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The UNC Asian American Pacific Islander (AAPI) Working Group hosted a teach-in at the Global FedEx Center on Nov. 19 to explore the histories and struggles of the implementation of ethnic studies at institutions of higher education in the United States and at UNC, specifically. In addition, the group examined the history of past AAPI students at Carolina. “This teach-in was originally an idea from the Asian American Studies Working Group at Duke University, which is [also comprised of students],” explained Jennifer Yang, a junior majoring in Political Science & Peace, War, and Defense at Carolina. “Different working group organizations from [various] universities decided to host teach-ins to inform anyone interested in the history of ethnic studies in general and how ethnic studies fit into the context of each respective university.”

At UNC-Chapel Hill, five students in the AAPI Working Group researched the history of Asian American students, Asian American activism efforts and advocacy for Asian American studies. “We went through the Wilson Library Archives and primarily got our information through the East Wind magazine archives, which was an Asian/Asian American-centered [publication] run by students from 1993-2006,” Jennifer noted. “Ultimately, we tied all of our research into how the history is relevant today and why our organization advocates for Asian American studies at our institution.”

Data from the NC Justice Center showed that between 2000 and 2010, North Carolina’s Asian American population grew by 85 percent, the fastest among Southern states and the third fastest in the country. Yet, although 18% of the UNC class of 2022 identify as Asian/Asian American, only two courses in Asian American topics are being offered at UNC in Spring 2019. These discrepancies support the AAPI Working Group’s concerns about the lack of a representative curriculum at UNC. “Our goal is for [the creation and implementation of] an Asian American Studies program that will offer a minor,” Stephanie said. The four universities in the Southeast that currently offer an Asian American Studies/Program are University of Texas-Austin (est. 1999), University of Florida (est. 2004), William and Mary (est. 2016) and Duke University (est. 2018).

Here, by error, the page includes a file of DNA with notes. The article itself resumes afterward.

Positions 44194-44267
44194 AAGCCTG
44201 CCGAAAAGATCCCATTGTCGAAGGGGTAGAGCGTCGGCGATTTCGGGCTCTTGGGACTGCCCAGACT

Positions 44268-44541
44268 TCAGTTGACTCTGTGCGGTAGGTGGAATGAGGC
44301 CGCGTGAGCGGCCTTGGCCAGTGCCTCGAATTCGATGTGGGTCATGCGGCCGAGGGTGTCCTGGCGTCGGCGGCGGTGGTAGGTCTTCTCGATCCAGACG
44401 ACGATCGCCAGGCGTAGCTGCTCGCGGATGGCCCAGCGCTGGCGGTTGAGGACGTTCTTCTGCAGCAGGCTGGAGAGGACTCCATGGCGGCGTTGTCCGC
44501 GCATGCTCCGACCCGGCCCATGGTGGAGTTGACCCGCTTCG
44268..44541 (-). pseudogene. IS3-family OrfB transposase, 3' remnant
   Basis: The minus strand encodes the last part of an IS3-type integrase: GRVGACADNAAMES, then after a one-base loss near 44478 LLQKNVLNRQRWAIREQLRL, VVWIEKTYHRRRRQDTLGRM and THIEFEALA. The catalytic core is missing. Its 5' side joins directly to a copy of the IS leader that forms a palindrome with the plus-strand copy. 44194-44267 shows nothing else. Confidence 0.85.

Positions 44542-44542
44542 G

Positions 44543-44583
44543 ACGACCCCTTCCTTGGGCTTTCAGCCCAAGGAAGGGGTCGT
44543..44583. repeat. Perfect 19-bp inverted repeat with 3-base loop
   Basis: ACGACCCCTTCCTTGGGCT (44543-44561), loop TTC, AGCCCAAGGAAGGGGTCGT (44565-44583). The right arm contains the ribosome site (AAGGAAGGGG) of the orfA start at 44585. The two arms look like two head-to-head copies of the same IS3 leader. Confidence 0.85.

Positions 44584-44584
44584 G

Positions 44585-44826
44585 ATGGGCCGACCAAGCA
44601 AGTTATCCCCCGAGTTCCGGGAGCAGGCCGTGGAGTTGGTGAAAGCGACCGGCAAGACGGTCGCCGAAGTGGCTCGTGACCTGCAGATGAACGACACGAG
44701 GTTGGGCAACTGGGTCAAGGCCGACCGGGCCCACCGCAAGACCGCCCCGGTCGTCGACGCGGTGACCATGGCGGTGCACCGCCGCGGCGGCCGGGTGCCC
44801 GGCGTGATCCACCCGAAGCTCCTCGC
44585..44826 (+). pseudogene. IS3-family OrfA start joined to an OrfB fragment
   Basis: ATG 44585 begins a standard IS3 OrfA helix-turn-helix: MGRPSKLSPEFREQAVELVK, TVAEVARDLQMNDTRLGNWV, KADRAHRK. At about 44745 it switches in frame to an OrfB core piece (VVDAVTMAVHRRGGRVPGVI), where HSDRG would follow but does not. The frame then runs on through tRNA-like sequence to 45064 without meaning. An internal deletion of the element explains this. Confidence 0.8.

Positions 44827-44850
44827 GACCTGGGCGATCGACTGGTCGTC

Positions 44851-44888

“Much of the response and feedback we received from participants – which included undergraduate students, graduate students, non-UNC students, faculty and staff members – was positive and expressed further interest,” said Yang. “We plan to prepare more data through surveys directed at students and student organizations, and obtain general data through meetings with Dean Kevin Guskiewicz and the Senior Associate Dean for Social Sciences and Global Programs, Dr. Rudi Colloredo-Mansfield and then host another teach-in [during the Spring 2019 semester to further examine the possibilities.”

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